What Makes a New York Building Art Deco?
Part One: Structure
Materials provided:
  • Activity one lesson plan

  • What Makes a New York Building Art Deco: Structure Video Recording

  • What Makes a New York Building Art Deco: Structure PowerPoint

  • What Makes a New York Building Art Deco: Structure Script

As it is likely that most of the students will not have any working knowledge of the Art Deco era, nor the features of Art Deco architecture and design, this lesson provides basic knowledge, basic Art Deco vocabulary, and tools to recognize some of the most identifiable features of Art Deco architecture and design.

Documenting Deco Online: K – 2

What Makes a New York Building Art Deco: Structure Video Recording

You can preview the video recording for this lesson below. However, when implementing the lesson as a group with your students or as an individual activity, we recommend using the video page at ArtDeco.org/documenting-deco-k-2-structure, as that page contains just the video and not your lesson plans.

Part Two: Design
Materials provided:
  • Activity two lesson plan

  • What Makes a New York Building Art Deco: Design Video Recording

  • What Makes a New York Building Art Deco: Design PowerPoint

  • What Makes a New York Building Art Deco: Design Script

To continue building students’ understanding of Art Deco architecture and design, this lesson picks up where activity one left off with the introduction of additional  Art Deco vocabulary terms, and tools to recognize some of the most identifiable features of Art Deco architecture and design.

What Makes a New York Building Art Deco: Design Video Recording

You can preview the video recording for this lesson below. However, when implementing the lesson as a group with your students or as an individual activity, we recommend using the video page at ArtDeco.org/documenting-deco-k-2-design, as that page contains just the video and not your lesson plans.

Materials provided:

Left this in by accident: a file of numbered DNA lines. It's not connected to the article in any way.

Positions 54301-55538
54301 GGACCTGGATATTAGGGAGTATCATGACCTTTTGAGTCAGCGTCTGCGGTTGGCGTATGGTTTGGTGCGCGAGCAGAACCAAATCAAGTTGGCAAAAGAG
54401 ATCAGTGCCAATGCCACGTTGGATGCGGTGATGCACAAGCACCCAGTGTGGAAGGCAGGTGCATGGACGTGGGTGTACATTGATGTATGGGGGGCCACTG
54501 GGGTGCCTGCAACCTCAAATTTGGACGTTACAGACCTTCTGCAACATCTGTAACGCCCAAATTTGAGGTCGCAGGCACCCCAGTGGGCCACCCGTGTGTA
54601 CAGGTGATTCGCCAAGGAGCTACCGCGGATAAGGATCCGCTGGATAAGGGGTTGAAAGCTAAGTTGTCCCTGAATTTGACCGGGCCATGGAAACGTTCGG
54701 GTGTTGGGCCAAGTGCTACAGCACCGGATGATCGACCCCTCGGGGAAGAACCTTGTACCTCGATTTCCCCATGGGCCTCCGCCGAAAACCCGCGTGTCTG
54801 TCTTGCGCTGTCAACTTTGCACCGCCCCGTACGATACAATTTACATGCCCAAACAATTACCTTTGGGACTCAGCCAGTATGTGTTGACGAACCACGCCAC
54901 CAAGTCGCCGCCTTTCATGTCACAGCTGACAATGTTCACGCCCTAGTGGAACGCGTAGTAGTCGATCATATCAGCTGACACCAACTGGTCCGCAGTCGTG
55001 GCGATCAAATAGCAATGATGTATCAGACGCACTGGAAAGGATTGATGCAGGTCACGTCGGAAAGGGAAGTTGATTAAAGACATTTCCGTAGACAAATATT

• Arts Activity lesson plan

  • Six Art Deco building Templates

  • Suggestions of arts and crafts materials

  • Inspiration video

  • Recap video of features that make a New York building Art Deco

  • Four example videos showing artistic methods that students can use to create their own Art Deco buildings

  • Video showing how you can combine your students' work into the class Deco Dream City

Suggested Arts Materials and Supplies:

Students don't have to have all of the materials and supplies listed below to make their Art Deco buildings. These are just some of the materials that we use in our video examples. Feel free to encourage students to use other arts and crafts materials that you think they may have. 

  • Printed building template(s) or drawing paper if students prefer to draw their own buildings

  • Coloring supplies such as pencils, markers, crayons, pastels, pens, and/or whatever materials they like to use when drawing and coloring

  • Colored construction paper, wrapping paper, old magazines or newspapers, and/or whatever collage materials they wish to use

  • Scissors

  • A ruler or straight edge to help draw straight lines, Art Deco patterns, and/or geometric shapes

  • Liquid glue, a glue stick, and/or clear tape

  • Materials that sparkle, like loose glitter, glitter tape, glitter glue, rhinestones, or even extra buttons

  • Shiny materials like aluminum foil, chewing gum wrappers, or metallic foil papers

Downloadable Materials​

Click the image below to open the full-size, printable PDF of the Art Deco building templates